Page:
Most of Big Mac, the Oklahoma State Penitentiary at McAlester, had been seized by inmates in the biggest prison riot in the state's history.
Three convicts died at the hands of other convicts. In addition, 21 guards and inmates were injured by homemade weapons, and 12 buildings were burned. About 1,000 of the 1,750 inmates were involved in the July 27, 1973, rioting. A prison spokesman said the trouble was started in the mess hall by five inmates "who were doped up on something" and quickly spread throughout the prison. Twenty-five Tulsa police officers were among about 400 law enforcement personnel and Oklahoma National Guard members, equipped with riot gear, who surrounded the embattled prison. The siege lasted for three days, with lengthy negotiations involving Gov. David Hall to free the hostages. Four high-level corrections officials were injured, although not seriously, when a can of Mace exploded. The last of the 23 hostages held by the inmates were released by noon July 28 but the end of hostilities didn't come until early July 29. Cost of the riot was later set at $30 million. The riot had legal repercussions that smoldered in a class action lawsuit until 2001 and triggered a number of changes in how the Oklahoma Department of Corrections cares for today's 24,984 inmates. The lawsuit had been filed a year before the riot but was changed to class-action status after the riot and U.S. District Judge Luther Bohannon issued injunctions requiring remedial action after finding conditions in state prisons to be unconstitutional. Other judges handled the lawsuit later until 2001 when Judge Michael Burrage ruled that the prison's medical system was constitutional, the last issue involved. Shortly after the riot began, the prison was described as a "nightmare world" by Dr. Rafael Cott, a prison physician who had just left the facility after treating inmates on the floor of the hospital. Warden Park Anderson blamed a shortage of workers and funds for the outbreak. "I testified before the Penal Affairs Committee during the last legislative session that I was short-handed and that we needed more personnel and more money and that there might be trouble here," he told reporters. "It happened." A prisoner's wife who was active in a group called Help Our Prisoners Exist, said, "We knew something like this would happen. We've tried to tell the governor, the board of corrections, the parole board, everyone, that the conditions there were deplorable." She said only about 30 percent of the inmates should have been there; the others, she believed, should have been transferred to satellite prisons instead of being held in maximum security. Some inmates helped hostages escape and some actually fought other inmates to free the guards. Eight highway patrol troopers armed with shotguns were among the first officers to respond to a call for help and blocked the paths of inmates trying to get out. "Those troopers," former Trooper Bennie Durant recalled years later, "stood there with their shotguns and kept the inmates from breaking out of the last gate that was holding them inside the prison. "That's all that saved McAlester from being invaded by inmates," he said. Durant, later a sheriff of Pittsburg County, was the executive officer in charge of the McAlester detachment of the patrol when the call came in about the uprising at the penitentiary. He immediately sent out a call for all on-duty officers and "within 30 minutes, we had a contingent of about eight troopers at the front gate."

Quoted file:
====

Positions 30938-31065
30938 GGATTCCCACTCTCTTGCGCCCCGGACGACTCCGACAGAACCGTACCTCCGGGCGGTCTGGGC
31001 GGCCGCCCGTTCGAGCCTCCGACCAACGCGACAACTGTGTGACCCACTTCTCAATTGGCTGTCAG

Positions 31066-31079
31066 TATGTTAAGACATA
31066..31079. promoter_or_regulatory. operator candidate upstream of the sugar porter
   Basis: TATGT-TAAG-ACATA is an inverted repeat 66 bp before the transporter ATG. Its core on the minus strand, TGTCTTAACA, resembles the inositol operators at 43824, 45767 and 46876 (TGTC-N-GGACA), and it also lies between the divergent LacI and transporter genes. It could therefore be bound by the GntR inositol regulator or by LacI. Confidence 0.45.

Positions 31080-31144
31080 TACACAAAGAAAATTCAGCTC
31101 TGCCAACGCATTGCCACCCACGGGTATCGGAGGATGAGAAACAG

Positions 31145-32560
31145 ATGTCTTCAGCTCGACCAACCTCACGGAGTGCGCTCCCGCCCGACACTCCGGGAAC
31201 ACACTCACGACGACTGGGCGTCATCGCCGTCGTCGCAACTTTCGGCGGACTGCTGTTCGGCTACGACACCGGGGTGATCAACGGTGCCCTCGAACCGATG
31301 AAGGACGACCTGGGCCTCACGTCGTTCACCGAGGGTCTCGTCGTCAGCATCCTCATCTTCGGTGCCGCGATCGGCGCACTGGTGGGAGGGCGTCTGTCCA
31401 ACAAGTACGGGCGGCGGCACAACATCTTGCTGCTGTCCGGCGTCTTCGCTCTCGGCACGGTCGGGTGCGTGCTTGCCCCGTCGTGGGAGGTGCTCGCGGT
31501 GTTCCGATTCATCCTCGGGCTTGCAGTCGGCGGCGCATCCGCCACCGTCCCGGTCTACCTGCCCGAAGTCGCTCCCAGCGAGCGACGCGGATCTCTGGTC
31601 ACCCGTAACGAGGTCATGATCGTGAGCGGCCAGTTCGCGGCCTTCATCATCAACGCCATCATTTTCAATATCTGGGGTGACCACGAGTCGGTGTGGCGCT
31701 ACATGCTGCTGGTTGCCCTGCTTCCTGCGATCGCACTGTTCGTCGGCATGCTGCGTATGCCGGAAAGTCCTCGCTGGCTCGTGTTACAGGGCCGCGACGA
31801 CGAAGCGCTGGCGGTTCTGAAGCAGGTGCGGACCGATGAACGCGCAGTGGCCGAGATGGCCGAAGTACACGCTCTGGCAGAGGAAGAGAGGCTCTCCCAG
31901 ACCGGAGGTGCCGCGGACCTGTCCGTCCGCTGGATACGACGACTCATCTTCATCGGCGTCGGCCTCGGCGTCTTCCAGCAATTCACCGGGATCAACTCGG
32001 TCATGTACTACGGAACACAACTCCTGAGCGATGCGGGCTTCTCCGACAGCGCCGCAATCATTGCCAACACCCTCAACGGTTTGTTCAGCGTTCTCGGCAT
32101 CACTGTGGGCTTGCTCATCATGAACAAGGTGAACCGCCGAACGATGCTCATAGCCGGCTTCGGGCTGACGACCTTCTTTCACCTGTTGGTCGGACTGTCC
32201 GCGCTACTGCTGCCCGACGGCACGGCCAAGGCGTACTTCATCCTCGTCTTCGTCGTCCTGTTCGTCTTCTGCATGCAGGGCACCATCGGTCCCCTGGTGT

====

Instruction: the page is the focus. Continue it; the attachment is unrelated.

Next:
Photographic research by Rachele Vaughan
Gene Curtis 581-8304
Gene Curtis is a former managing editor of the Tulsa World.